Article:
Sherrie, my wife, joined Pacesetter Tours in a different time and place. Different place: She operated from a basement office as an outbound tour operator. Different time: The federal government required that the need for the business had to be demonstrated before an operating permit would be issued.
When she opened Just Cruisin' in 1988 as the first cruise-only agency in the state of Tennessee, she had a small office outside the home. No one treated the business as a "real" travel agency because it wasn't ARC or IATA appointed and didn't issue air tickets.
For some people, the negative connotation for agencies that aren't brick-and-mortar persists. In the U.K., referring to a seller of travel as "home-based" is particularly derisive and negative. In the U.S., the appellation is often used to describe someone not seriously in the business or a hobbyist mainly booking travel for themselves and friends or to take advantage of "free" travel offers.
Then along came February 2020, and the wheels began coming off the travel industry wagon. I'm not aware of a single supplier or seller in the travel industry that was not negatively affected by the Covid-19 pandemic.
Many travel retailers closed their brick-and-mortar operations altogether. Others responded to citywide shutdowns by dispersing employees to remote operations from their homes.
We closed our offices on March 20, 2020, in response to a governmental directive, fully intending to reopen three weeks later "when all of this was behind us."
Except "this" didn't go away in three weeks. And when our lease expired and freed up enough funds to pay one employee for a month, we decided not to return to our offices. We realized we could do anything with this arrangement except meet people in person (which was less than 2% of our business) and could visit clients via teleconference technology we would never have employed otherwise.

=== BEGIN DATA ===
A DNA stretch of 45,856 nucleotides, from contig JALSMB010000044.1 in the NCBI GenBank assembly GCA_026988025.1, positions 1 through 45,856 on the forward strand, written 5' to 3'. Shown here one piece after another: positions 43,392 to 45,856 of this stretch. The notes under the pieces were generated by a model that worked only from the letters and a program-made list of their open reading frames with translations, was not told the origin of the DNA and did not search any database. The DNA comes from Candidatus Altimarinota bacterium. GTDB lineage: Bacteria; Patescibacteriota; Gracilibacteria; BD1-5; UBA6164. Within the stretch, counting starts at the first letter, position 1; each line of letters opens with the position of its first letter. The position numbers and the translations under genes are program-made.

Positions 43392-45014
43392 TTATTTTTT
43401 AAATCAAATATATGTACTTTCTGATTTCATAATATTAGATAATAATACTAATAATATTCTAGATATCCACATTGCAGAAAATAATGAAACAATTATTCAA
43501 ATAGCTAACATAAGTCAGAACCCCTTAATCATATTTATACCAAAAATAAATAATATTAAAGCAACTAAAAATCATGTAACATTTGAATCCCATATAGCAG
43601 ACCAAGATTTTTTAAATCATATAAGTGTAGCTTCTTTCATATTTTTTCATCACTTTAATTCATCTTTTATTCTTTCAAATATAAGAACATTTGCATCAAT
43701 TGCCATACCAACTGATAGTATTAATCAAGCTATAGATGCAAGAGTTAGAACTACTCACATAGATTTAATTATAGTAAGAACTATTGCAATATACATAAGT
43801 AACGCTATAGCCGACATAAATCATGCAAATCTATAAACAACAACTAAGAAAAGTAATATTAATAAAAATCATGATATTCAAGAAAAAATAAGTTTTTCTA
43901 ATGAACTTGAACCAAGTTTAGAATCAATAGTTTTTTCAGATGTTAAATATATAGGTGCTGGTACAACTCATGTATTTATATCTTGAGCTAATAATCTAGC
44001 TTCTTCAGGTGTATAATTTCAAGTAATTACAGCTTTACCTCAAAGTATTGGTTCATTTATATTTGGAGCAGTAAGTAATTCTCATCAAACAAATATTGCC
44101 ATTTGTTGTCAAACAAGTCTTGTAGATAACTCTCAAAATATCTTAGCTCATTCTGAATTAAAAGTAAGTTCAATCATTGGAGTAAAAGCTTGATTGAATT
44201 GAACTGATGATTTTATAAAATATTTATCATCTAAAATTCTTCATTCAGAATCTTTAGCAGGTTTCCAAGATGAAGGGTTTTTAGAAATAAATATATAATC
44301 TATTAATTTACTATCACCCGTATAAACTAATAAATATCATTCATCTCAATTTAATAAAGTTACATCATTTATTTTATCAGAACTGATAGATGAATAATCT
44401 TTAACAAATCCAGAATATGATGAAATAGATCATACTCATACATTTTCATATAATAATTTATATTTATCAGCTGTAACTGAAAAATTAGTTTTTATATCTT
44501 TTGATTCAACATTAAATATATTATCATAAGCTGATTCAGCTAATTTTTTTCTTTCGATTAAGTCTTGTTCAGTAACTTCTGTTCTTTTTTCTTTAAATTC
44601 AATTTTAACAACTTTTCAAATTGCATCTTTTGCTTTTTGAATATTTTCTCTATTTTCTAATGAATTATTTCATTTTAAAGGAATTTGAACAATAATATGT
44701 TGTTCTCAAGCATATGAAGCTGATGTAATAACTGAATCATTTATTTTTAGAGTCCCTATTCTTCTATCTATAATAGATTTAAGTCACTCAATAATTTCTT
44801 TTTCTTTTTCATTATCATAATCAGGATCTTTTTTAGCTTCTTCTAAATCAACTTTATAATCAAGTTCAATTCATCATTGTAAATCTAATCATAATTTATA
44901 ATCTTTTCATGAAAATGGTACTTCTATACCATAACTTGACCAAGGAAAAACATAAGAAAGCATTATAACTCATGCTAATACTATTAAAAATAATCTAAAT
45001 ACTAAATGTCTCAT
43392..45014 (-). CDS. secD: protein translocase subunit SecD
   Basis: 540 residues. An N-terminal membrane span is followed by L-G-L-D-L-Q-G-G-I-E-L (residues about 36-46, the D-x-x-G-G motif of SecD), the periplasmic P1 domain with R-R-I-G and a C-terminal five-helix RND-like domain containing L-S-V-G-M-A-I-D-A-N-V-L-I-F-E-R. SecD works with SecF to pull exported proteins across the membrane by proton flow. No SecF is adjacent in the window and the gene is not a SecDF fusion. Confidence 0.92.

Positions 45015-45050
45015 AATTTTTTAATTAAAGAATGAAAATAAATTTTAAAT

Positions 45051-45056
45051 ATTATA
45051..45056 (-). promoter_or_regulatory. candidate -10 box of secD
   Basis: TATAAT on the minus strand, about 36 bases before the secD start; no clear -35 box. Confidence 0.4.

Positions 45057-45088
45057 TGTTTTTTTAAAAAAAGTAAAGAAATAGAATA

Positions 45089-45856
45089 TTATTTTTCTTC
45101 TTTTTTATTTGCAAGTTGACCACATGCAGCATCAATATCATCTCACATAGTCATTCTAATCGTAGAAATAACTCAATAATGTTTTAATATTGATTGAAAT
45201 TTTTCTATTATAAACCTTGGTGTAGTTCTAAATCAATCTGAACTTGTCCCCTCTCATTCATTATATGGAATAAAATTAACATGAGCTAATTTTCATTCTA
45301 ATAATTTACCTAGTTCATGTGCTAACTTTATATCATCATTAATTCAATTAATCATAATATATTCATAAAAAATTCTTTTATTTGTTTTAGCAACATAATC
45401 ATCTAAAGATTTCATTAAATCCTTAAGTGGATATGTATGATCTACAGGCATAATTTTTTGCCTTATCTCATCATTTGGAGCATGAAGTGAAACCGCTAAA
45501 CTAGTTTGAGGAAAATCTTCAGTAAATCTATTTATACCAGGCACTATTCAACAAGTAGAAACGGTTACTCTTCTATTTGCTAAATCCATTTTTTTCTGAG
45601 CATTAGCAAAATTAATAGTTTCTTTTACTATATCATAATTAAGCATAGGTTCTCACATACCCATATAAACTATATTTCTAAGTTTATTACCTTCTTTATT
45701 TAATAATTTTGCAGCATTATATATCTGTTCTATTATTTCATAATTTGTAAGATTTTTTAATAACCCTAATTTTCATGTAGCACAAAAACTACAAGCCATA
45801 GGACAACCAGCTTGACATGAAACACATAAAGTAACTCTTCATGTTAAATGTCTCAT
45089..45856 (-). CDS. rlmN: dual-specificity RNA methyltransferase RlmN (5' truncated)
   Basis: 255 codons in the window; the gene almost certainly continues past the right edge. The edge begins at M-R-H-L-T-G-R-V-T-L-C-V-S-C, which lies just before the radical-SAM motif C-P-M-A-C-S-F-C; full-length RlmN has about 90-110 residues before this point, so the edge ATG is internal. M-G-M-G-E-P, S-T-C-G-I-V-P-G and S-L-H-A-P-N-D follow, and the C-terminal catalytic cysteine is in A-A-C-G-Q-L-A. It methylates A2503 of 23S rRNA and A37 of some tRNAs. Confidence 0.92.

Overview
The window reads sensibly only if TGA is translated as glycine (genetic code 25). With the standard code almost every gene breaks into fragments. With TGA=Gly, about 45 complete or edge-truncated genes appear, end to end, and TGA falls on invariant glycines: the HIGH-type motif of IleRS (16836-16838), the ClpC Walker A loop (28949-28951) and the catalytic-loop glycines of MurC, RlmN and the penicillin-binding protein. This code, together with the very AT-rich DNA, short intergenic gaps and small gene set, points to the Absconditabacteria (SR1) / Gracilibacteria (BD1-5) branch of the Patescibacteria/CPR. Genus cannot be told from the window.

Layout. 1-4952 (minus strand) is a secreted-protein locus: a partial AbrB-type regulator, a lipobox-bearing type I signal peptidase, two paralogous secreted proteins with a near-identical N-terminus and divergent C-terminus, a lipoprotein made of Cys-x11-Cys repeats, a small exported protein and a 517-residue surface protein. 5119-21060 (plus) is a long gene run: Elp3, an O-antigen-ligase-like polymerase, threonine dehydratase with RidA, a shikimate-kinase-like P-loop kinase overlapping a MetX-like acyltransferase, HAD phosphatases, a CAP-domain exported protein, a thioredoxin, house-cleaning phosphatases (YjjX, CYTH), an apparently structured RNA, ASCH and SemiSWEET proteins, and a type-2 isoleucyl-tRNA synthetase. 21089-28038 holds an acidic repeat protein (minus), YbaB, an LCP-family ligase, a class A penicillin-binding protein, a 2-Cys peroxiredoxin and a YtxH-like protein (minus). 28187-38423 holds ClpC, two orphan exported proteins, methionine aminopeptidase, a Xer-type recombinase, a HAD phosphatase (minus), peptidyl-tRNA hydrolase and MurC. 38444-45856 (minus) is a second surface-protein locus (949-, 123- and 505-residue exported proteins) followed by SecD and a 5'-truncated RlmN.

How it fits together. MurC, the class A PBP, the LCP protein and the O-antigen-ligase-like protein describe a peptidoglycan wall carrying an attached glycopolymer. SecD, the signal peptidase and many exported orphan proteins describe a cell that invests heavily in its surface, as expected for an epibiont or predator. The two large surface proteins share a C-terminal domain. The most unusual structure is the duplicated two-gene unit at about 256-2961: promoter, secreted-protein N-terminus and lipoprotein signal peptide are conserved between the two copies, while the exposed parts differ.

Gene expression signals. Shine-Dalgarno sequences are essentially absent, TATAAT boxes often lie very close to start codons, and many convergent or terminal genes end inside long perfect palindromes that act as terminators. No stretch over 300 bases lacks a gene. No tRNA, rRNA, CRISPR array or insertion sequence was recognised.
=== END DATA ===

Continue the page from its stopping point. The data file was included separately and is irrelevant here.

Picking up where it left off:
And it wasn't just retailers that sent people home. Cruise lines, tour operators and other travel suppliers sent all or most of their employees home, quickly putting together remote access computer networks that permitted more or less normal operations.
That was brought home to me about six months into the pandemic when, in speaking to a cruise line reservation agent, I learned that 1) she was located less than 30 miles away from me in Tennessee and 2) she took calls for three different suppliers -- one located in California, the other two in Washington.
It seemed logical to me that one would ever label these huge travel suppliers with the pejorative name "home-based."
Thus, it seemed to make little sense to put a sometimes-negative label on travel agencies that operated from a home.
Rather, in addition to brick-and-mortar agencies and the home-based agency, additional categories that recognize today's business models are needed:
- Virtual: This is a travel retailer with employees (both administrative and sales) who work remotely from a physical "main office" via virtual private networks and VoIP phones.
- Hosted: Agencies that operate remotely under a host agency, perhaps from their home, as an independent contractor through that a host agency.
- Independent: A full-time travel professional (who may be the only employee) who is indeed a travel retailer operating from an office in their home.
It's like this ... there are many more descriptive, accurate business names that can be used to communicate to the public who we are and what we do.